c-Jun overexpression to prevent CAR-T cells exhaustion

c-Jun overexpression to prevent CAR-T cells exhaustion

A new approach to programing cancer-fighting immune cells called CAR-T cells can prolong their activity and increase their effectiveness against human cancer cells grown in the laboratory and in mice, according to a study by researchers.

The ability to circumvent the exhaustion that the genetically engineered cells often experience after their initial burst of activity could lead to the development of a new generation of CAR-T cells that may be effective even against solid cancers -- a goal that has until now eluded researchers.

The studies were conducted in mice harboring human leukemia and bone cancer cells. The researchers hope to begin clinical trials in people with leukemia within the next 18 months and to eventually extend the trials to include solid cancers.

"We know that T cells are powerful enough to eradicate cancer," said the senior author. "But these same T cells have evolved to have natural brakes that tamp down the potency of their response after a period of prolonged activity. We've developed a way to mitigate this exhaustion response and improve the activity of CAR-T cells against blood and solid cancers."

CAR-T cells is an abbreviation for chimeric antigen receptor T cells. Genetically modified from a patient's own T cells, CAR-T cells are designed to track down and kill cancer cells by recognizing specific proteins on the cells' surface. CAR-T cell therapy made headlines around the world in 2017 when the Food and Drug Administration fast-tracked their approval for the treatment of children with relapsed or unresponsive acute lymphoblastic leukemia. Later that year, a version of CAR-T treatment was also approved for adults with some types of lymphoma.

But although blood cancers often respond impressively to CAR-T treatment, fewer than half of treated patients experience long-term control of their disease, often because the CAR-T cells become exhausted, losing their ability to proliferate robustly and to actively attack cancer cells. Overcoming this exhaustion has been a key goal of cancer researchers for several years.

The researchers wanted to understand more about what happens when T cells become exhausted and whether it might be possible to inhibit this exhaustion. The technique, called ATAC-Seq, pinpoints areas of the genome where regulatory circuits overexpress or underexpress genes.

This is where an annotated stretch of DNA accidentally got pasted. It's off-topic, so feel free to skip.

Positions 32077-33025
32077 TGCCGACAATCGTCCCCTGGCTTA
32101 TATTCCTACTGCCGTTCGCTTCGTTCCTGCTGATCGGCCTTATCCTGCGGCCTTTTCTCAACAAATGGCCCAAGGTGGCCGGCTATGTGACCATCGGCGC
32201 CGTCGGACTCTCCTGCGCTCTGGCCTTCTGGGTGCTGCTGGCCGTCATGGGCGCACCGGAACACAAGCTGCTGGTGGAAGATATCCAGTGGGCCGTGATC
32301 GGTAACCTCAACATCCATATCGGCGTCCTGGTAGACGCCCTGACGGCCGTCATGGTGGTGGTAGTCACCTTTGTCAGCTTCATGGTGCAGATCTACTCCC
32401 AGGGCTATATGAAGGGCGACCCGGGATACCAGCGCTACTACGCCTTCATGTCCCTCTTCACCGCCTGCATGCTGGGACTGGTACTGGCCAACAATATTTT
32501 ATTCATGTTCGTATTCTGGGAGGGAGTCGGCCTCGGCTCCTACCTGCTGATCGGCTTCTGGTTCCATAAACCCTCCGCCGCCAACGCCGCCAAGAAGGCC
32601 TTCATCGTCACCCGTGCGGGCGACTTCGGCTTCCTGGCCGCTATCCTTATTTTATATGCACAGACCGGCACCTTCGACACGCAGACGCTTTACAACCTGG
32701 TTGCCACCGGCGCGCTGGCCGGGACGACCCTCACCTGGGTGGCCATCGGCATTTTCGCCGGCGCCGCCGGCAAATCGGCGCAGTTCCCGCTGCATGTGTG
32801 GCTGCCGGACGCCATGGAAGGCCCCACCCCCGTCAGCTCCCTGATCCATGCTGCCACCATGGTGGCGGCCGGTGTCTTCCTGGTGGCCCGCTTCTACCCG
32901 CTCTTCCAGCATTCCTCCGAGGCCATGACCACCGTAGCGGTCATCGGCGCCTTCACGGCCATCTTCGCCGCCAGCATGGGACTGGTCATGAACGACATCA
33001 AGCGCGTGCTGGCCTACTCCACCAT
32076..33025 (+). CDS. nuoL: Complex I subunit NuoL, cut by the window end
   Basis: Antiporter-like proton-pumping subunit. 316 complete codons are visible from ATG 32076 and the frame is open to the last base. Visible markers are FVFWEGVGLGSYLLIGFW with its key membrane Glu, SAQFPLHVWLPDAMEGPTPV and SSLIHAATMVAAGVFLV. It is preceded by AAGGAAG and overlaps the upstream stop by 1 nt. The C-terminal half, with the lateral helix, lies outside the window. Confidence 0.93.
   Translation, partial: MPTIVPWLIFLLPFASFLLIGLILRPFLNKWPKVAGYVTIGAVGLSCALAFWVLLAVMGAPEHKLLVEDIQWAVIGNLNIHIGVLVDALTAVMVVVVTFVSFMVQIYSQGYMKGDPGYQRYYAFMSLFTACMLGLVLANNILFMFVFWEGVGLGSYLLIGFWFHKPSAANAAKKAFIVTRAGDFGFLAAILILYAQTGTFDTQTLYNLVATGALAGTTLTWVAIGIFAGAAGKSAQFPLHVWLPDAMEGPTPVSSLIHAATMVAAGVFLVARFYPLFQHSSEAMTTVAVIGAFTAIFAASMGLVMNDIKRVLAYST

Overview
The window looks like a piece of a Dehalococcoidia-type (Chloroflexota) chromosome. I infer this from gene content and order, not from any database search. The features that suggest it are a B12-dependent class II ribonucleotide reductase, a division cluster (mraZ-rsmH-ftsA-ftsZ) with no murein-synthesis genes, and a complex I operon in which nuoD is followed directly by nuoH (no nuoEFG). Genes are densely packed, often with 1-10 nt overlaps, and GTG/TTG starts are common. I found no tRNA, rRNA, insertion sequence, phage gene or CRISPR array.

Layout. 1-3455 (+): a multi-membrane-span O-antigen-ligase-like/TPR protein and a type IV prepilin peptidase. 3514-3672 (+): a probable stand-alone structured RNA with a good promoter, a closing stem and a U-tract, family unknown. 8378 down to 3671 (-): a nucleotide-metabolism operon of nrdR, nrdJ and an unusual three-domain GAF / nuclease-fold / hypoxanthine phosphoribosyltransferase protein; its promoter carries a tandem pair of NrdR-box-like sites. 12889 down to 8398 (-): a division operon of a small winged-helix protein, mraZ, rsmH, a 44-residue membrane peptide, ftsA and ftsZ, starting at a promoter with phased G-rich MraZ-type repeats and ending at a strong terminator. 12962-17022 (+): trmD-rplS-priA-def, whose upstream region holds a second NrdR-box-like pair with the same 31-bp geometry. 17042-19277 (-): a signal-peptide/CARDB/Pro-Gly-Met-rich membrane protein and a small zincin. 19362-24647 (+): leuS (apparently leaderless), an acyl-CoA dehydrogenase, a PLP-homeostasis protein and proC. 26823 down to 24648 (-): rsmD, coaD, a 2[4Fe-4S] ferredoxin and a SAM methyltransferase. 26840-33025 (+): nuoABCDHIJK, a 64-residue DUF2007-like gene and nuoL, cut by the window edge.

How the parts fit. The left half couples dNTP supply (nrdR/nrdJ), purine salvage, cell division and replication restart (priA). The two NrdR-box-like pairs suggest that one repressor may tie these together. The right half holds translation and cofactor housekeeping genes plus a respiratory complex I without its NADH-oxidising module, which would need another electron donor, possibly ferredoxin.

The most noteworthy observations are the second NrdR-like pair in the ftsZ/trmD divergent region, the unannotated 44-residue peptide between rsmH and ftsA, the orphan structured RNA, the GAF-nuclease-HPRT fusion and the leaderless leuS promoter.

"When we used this technique to compare the genomes of healthy and exhausted T cells," the senior author said, "we identified some significant differences in gene expression patterns." In particular, the researchers discovered that exhausted T cells demonstrate an imbalance in the activity of a major class of genes that regulate protein levels in the cells, leading to an increase in proteins that inhibit their activity.

When the researchers modified CAR-T cells to restore the balance by overexpressing c-Jun, a gene that increases the expression of proteins associated with T cell activation, they saw that the cells remained active and proliferated in the laboratory even under conditions that would normally result in their exhaustion. Mice injected with human leukemia cells lived longer when treated with the modified CAR-T cells than with the regular CAR-T cells. In addition, the c-Jun expressing CAR-T cells were also able to reduce the tumor burden and extend the lifespan of laboratory mice with a human bone cancer called osteosarcoma.

"Those of us in the CAR-T cell field have wondered for some time if these cells could also be used to combat solid tumors," the senior author said. "Now we've developed an approach that renders the cells exhaustion resistant and improves their activity against solid tumors in mice. Although more work needs to be done to test this in humans, we're hopeful that our findings will lead to the next generation of CAR-T cells and make a significant difference for people with many types of cancers."